I entered into a hire purchase agreement to buy sofas on 24 September 2021 paying a deposit of P2,000. However before even a month passed one of them was broken. I then informed my salesperson and a stock controller later on came to my house and took pictures, thereafter he said that he would inform me after forwarding to the manufacturer. He never did and I kept on going to their premises and calling to ask for feedback to no avail.

The first installment was due on 01 November and they advised me to continue paying as he will give me a response before the end of the day, but he never got back to me and I ended up making the payment to avoid arrears and other implications. Today he says that we should send him pictures to forward to the manufacturer which implies that he might have never done anything at all.

Please may you advise/assist on how to proceed. I am very stressed about having paid and continue paying for a defective product. I have all the intentions to pay off as per my agreement and on time.


First lesson. 

Just because you buy something on hire purchase, that doesn't mean a store can ignore your consumer rights. Your consumer rights are absolute and not something a supplier can argue with you about. 

Section 15 (1) of the Consumer Protection Act says that we have a right to "receive goods which are of good quality, in good working order and free of defects". It doesn't say "except when bought on hire purchase". The Act says that goods that aren't up to standard can be returned and the supplier must offer us a repair, replacement or a refund, whichever they choose. It doesn't say "unless it's hire purchase".

I've sometimes heard that some suppliers will tell a consumer that because they signed a hire purchase agreement their rights are fewer than if they'd bought for cash. They'll point to a clause in the agreement that says they can do whatever they like when something goes wrong. The good news is that Section 23 of the Consumer Protection Act is very clear. A supplier may not enter into a contract which requires consumer to "waive any right" or which allows the supplier to "waive any liability". The Consumer Protection Act is in charge.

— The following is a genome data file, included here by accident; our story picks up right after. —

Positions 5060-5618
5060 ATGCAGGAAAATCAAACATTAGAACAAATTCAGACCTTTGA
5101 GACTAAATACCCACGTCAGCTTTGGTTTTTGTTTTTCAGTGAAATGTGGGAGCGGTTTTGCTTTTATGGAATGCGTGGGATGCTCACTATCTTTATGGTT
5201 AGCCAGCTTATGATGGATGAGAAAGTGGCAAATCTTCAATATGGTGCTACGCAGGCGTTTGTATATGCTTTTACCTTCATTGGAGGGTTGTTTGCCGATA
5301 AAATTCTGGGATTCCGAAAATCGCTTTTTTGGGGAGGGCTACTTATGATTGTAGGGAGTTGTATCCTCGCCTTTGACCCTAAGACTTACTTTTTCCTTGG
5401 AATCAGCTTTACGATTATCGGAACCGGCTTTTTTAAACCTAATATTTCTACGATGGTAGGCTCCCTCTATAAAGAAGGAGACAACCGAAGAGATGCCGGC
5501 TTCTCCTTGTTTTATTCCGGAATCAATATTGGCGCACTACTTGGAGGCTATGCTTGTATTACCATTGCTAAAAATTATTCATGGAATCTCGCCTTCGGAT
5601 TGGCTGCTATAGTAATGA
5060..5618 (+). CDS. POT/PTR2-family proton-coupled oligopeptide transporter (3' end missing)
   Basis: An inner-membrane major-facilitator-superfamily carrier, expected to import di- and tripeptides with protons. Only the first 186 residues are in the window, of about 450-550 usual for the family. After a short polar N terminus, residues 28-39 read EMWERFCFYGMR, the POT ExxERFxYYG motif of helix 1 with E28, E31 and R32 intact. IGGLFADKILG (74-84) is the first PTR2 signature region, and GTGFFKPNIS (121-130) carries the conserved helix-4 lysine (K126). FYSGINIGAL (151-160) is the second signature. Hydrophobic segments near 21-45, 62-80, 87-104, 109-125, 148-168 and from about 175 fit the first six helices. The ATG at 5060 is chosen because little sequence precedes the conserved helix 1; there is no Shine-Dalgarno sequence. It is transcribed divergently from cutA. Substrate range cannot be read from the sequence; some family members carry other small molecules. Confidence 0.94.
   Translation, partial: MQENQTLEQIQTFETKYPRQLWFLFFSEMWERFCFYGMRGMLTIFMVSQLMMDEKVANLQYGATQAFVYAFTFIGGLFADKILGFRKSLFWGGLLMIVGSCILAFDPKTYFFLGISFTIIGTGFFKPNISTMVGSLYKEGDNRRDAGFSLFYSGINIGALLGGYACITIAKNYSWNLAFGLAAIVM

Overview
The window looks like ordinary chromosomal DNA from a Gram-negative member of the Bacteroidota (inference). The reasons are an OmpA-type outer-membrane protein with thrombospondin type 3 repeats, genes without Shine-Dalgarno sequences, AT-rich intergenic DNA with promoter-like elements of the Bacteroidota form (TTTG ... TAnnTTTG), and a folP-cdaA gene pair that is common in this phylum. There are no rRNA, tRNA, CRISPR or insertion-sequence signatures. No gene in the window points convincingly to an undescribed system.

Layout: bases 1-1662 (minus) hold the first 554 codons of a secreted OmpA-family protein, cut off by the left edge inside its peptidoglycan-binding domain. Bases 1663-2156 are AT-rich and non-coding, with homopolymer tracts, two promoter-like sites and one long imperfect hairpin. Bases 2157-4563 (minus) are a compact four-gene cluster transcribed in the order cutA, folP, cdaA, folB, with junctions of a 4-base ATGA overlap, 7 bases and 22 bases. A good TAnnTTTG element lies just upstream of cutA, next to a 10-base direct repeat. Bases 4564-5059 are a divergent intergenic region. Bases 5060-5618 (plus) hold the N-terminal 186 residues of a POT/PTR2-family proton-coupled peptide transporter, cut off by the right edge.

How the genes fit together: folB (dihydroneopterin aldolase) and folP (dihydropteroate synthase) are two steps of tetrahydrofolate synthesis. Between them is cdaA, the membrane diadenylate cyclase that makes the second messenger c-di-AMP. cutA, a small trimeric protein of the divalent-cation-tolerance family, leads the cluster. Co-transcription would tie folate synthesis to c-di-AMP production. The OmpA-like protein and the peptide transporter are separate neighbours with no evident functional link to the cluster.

Meanwhile, it's incredibly important that you continue doing what you're doing, which is paying your instalments. You're right to want to "avoid arrears and other implications". The moment you stop paying, the store will start saying that you broke the agreement and that means they don't have to repair anything. Whether that's in line with the Consumer Protection Act is an issue we'll explore some other time. In the meantime, they can make your life extremely difficult and very poor.

We'll get in touch with the store and see if they can't move a little faster.

What is insurance?

Again, we were asked about insurance. Several people asked us about what happens when they cancel a funeral plan, having never submitted a claim. Do they get a refund of all the premiums they paid?

No, you don't get your premiums back. The only refund you might get is if the insurer deducts your premiums after you cancel the policy or if you paid for the plan in advance. Then you might get something back.

Think of it this way. Imagine you signed a tenancy agreement to rent a house and then paid the rent for several months, but you never actually moved in and the house was empty all the time you were paying. If, many months later, you terminated the agreement, would you get your rent back? No, you were paying for something you didn't use. It's not the landlord's fault you failed to move in, you could if you'd chosen to.

It's the same with insurance. You pay a premium every month so that if something bad happens, the insurer will pay the bills. If you or a loved one had passed away during the policy, you would have avoided any major funeral costs. But it DIDN'T happen. You were lucky and yes, so was the insurance company. I'm sure you're happy nobody died, aren't you?